Implied in the previous two sections is the idea that feeling positive is key towards emotionally intelligent coaching. This corrective, is in some ways, necessary given how we have tended to approach coaching – as a way to adjust, fix, or improve employee behaviours so that they can do their jobs more effectively. Negative, unpleasant emotions are still essential – but when it comes to growth, and enhancing one’s motivations for self-driven improvement, positive, pleasant emotions are much more effective. And this point too, is backed by recent positive psychology research, in particular, evidence that suggests that positive emotions ‘broadens’ our though processes, encouraging creativity, exploration, and optimism . In short, we grow when we are feeling positive; when we feel negative (or threatened by say, critical feedback), we retreat, become defensive, and take a while before we try again. Emotionally intelligent coaches infuse their coaching sessions with positive emotions such as hope, validation, gratitude, and inspiration. An emotionally intelligent coach may start off the coaching session by recognizing the employees’ contributions, themselves expressing gratitude towards the employee that results in the employee feeling validated. She may then move towards suggesting projects, ideas or opportunities that reflect the employees’ skills and interests, generating inspiration towards further improvement and personal development. The session can then conclude with a collaborative goal-setting between the coach and the trainee, concluding the coaching session on feelings of hope and enthusiasm.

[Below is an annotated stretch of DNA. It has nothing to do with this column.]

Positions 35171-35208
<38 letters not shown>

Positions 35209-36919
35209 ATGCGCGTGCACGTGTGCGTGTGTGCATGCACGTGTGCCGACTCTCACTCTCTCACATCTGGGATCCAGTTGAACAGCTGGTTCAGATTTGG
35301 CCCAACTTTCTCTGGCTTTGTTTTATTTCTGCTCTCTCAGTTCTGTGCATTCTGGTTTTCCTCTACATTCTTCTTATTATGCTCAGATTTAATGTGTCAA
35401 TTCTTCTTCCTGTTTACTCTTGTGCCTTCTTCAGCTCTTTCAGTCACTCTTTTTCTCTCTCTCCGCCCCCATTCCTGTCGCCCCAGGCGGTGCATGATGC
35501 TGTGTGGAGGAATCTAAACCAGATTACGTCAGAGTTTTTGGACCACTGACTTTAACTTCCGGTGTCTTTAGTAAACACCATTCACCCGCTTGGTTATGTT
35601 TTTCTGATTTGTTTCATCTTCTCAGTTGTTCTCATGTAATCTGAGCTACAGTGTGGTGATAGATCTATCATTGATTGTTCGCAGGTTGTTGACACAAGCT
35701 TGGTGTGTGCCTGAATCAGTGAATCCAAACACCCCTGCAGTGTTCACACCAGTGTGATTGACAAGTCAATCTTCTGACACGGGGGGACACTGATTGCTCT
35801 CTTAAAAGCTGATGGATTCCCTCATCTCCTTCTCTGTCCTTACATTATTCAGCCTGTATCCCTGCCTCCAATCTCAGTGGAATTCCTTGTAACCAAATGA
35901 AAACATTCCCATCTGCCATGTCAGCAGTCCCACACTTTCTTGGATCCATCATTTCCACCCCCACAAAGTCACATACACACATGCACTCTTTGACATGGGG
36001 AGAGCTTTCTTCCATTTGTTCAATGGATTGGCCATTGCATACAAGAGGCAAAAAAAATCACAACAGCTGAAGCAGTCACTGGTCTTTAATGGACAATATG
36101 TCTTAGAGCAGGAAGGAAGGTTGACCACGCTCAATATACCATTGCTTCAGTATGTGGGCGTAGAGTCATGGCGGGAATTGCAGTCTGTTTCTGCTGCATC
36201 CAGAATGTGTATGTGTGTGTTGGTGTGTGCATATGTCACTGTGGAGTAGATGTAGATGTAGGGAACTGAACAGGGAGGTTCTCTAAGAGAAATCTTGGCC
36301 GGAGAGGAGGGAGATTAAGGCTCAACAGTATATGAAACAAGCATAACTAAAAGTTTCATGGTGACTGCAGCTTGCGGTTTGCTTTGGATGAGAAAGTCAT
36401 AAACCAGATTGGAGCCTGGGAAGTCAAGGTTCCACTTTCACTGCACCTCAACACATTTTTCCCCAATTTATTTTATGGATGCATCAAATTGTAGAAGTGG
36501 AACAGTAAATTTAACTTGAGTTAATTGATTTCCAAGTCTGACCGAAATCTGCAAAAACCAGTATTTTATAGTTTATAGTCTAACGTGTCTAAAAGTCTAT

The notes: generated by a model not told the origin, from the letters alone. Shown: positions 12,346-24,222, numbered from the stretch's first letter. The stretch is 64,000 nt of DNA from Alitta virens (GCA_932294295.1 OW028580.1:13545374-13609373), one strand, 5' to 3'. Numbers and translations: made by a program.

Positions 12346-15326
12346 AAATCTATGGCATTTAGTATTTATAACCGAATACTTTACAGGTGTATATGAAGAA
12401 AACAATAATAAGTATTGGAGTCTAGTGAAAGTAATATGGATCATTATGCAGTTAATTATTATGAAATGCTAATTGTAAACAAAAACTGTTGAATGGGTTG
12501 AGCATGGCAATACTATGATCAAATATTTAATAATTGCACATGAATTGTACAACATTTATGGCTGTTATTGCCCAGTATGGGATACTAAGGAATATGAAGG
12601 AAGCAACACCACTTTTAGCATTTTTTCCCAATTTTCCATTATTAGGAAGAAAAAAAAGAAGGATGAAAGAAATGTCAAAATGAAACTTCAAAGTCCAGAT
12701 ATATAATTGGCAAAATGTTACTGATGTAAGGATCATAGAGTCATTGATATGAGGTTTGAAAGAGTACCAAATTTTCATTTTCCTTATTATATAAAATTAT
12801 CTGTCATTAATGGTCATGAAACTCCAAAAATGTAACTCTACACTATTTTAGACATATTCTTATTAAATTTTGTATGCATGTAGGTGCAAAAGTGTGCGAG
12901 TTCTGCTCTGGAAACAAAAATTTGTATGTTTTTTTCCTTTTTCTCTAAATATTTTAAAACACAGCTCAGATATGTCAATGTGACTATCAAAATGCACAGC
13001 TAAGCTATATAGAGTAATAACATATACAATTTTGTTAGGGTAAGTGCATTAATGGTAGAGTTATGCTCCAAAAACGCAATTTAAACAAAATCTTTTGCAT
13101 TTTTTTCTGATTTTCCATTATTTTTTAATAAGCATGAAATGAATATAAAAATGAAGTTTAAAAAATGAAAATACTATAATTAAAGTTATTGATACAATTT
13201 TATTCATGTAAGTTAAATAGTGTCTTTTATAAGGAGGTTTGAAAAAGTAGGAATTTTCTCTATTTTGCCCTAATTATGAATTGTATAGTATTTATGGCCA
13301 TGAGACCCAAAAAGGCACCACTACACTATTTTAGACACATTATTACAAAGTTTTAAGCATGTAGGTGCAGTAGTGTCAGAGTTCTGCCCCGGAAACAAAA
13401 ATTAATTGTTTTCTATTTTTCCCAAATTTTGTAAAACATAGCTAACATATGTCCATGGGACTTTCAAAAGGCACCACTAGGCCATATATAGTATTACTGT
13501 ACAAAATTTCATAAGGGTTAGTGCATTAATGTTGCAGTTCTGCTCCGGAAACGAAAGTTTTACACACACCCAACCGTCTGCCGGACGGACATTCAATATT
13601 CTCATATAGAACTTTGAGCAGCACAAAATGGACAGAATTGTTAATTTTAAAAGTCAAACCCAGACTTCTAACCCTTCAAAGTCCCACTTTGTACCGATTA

Why not consider ways to incorporate emotionally-intelligent approaches the next time you engage in a coaching exercise? Coaching can, and arguably should – move beyond being simply about providing performance evaluations based on some objective indicator of performance. The core of effective coaching isn’t really about changing behaviour, but perhaps, more about moving hearts.